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Baking Powder vs. Baking Soda: What's the Difference?

Baking can be equal parts art and science, and ingredients like baking soda or baking powder work in a specific way to give your favorite baked goods the texture and flavor you expect. Baking powder and baking soda are both leaveners with important properties that ensure your Lemon Lavender Cookies or Sweet Potato Cupcakes have the crispy or fluffy texture your recipe calls for. Read on to learn more about the differences between baking powder and baking soda and when to use them.

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What is Baking Soda?

Baking soda is pure sodium bicarbonate, an alkaline compound that will react when mixed with something acidic, like lemon juice or buttermilk to form tiny bubbles of carbon dioxide. The chemical reaction is very important in getting your baked goods to rise and have a tender texture.

What is Baking Powder?

Baking powder is sodium bicarbonate (baking soda) mixed with a dry acid and cornstarch. When baking powder is mixed with liquid during baking, it releases carbon dioxide, which causes baked goods to rise. Baking powder is "double-acting," meaning it’s activated when it comes in contact with liquid during the mixing part of a recipe, and is activated again with heat during the baking part of the recipe.

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What Are the Differences Between Baking Powder and Baking Soda?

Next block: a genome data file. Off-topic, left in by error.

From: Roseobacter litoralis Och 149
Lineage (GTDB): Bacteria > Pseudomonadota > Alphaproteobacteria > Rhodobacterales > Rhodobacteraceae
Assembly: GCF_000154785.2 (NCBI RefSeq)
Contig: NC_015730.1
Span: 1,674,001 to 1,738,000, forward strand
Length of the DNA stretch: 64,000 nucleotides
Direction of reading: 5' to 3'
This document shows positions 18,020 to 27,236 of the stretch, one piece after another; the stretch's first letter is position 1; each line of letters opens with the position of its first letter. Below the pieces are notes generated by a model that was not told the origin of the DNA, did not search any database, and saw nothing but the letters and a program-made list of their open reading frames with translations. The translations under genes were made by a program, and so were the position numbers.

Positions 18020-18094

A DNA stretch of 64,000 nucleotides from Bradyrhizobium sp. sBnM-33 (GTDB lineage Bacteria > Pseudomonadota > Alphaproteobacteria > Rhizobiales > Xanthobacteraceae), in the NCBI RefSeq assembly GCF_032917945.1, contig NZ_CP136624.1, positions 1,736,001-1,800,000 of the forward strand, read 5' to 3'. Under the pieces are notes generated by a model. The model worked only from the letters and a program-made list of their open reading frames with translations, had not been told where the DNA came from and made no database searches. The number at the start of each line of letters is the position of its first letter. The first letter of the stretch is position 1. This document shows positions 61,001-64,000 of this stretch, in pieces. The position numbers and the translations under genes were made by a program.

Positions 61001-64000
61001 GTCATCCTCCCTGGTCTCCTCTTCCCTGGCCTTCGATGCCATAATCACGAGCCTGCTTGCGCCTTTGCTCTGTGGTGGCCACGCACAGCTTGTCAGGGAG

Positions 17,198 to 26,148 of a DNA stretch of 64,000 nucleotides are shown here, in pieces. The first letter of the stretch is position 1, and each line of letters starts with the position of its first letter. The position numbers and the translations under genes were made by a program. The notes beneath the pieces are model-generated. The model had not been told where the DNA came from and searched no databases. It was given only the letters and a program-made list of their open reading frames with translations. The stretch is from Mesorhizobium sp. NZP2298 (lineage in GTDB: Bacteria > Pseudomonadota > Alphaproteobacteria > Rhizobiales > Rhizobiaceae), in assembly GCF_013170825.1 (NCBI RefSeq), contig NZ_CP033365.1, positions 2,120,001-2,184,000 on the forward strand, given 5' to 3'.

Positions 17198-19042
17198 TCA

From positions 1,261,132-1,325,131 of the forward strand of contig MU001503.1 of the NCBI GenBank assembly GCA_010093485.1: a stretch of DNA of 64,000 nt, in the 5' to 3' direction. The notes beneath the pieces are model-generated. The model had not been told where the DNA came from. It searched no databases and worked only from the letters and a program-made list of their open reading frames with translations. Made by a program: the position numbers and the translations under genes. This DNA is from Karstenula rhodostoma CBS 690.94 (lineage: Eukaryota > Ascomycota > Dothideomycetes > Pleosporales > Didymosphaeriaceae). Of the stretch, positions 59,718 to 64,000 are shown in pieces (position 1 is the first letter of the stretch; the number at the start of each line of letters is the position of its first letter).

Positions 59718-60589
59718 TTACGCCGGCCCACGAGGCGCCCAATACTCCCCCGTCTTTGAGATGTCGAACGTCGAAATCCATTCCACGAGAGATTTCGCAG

While baking soda requires an acidic liquid to activate, baking powder is sodium bicarbonate, or baking soda, already combined with an acid. Baking soda is good for recipes that include other acidic ingredients. If a recipe does not contain enough acids, baking powder may be better as it contains its own acid. Baking soda (being pure sodium bicarbonate) is three to four times stronger than baking powder, so you don’t need as much when substituting.

Baking Powder Uses

Baking powder is used as a leavening agent in baked goods. It increases the volume and lightens the texture. Baking powder can add a slightly acidic taste to recipes like buttermilk pancakes or provide a light and tender texture to a strawberry shortcake. It can also be used as a cleaning agent around the house.

Baking Soda Uses

Baking soda is also a leavening agent that will allow soda bread to rise perfectly and will give blueberry muffins their fluffy texture. Baking soda is also well-known for its deodorizing properties and is an abrasive cleaning staple in many homes. Baking soda mixed with water to make a paste can be spread over stuck-on residues to help lift them so you can wipe them away. Be sure to spot-test with this cleaning paste before use to ensure that it won’t cause scratches or other damage.

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Baking Powder Substitutes

  • Buttermilk combined with baking soda

  • Lemon juice combined with baking soda

  • Plain yogurt combined with baking soda

  • Cream of tartar combined with baking soda

Can I Use Baking Soda Instead of Baking Powder?

Baking soda can be used in place of baking powder if an acidic liquid is added, as well, to activate it. Keep in mind, also, that baking soda is much stronger than baking powder, so when you are substituting, you will use much less.

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Baking Soda Substitutes

  • Baking powder
  • Potassium bicarbonate and salt

  • Baker’s ammonia

  • Self-rising flour

Can I Use Baking Powder Instead of Baking Soda?

Baking powder can be used in place of baking soda, but its leavening power is not as strong. You’ll need to use a greater quantity of baking powder to get the same final product. Another thing to consider is that baking powder already contains an acid, so you may want to reduce or replace other acidic ingredients in the recipe.

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